The government’s wage subsidies scheme is to be brought forward as part of efforts to increase the workplace inclusion of young people in parts of the country where youth unemployment is highest.

Deputy prime minister Nick Clegg has announced that payments will be made when young people have been out of work for six months, rather than the originally proposed nine, in 20 of the UK’s most deprived areas.

The subsidies, part of the government’s £1 billion Youth Contract scheme, will be paid to firms who provide work for unemployed 18 to 24-year-olds.

Totalling £2,275 each, the subsidies would cover six months of employment and is equivalent to half the UK’s youth minimum wage paid by firms.

Announcing the changes to the scheme at a summit held by the Confederation of British Industry yesterday (June 27th), Mr Clegg said: “Three months can make all the difference.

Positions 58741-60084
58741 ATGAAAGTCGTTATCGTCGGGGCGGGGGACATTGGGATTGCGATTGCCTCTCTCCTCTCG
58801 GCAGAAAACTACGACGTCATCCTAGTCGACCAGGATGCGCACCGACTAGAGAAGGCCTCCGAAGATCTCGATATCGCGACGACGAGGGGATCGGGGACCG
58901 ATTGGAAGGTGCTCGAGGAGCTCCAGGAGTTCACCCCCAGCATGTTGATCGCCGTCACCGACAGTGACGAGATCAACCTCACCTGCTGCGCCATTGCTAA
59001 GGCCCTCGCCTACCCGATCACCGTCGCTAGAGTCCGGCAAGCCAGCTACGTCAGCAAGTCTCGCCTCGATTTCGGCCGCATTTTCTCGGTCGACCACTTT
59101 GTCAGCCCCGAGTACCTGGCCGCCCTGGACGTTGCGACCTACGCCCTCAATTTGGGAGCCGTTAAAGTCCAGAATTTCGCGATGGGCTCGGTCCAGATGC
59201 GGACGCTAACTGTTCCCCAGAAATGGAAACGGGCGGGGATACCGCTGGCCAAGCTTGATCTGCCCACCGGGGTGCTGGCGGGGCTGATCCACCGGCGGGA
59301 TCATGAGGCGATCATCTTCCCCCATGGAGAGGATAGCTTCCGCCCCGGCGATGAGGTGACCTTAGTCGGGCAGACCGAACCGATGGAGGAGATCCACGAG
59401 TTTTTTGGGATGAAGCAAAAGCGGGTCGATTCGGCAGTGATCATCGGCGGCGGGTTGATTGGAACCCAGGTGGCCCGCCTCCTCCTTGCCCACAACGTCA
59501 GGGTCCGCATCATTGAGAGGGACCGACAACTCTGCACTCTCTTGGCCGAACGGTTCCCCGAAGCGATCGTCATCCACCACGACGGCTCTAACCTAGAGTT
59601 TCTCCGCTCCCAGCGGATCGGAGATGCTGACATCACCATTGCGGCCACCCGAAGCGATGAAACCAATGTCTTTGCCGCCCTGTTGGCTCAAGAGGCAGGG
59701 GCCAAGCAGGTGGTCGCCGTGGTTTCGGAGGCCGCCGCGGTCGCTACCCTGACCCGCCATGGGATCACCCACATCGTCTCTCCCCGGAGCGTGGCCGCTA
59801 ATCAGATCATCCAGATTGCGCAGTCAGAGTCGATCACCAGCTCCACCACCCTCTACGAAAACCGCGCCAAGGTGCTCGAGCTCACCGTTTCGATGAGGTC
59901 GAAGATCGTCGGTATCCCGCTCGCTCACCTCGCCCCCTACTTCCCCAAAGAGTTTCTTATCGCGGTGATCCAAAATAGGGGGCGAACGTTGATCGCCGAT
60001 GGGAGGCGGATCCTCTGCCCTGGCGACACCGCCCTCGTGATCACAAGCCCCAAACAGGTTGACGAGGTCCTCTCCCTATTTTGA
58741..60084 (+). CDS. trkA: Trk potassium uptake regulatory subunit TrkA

“When you feel like your banging your head against a brick wall, when you live in an area where opportunities are already few and far between, another 12 weeks of rejection letters, of being cut off, of sitting at home waiting, worrying, that can seriously knock the stuffing out of you, making it extremely difficult to pick yourself up.”

Jobcentres will be able to make use of the subsidy before people are referred to the Work Programme, offer more training and spend “more time with young people to knock a CV into shape or prep ahead of an interview”, said the deputy prime minister.

However, at a time when the number of those aged under 25 and without a job is above the one million mark, Labour has argued the scheme will struggle to make a significant impact.

Liam Byrne MP, Labour’s shadow work and pensions secretary, described Mr Clegg’s announcement as “much too little and much too late”.

“This is a sticking plaster solution for what is now a national crisis,” he added.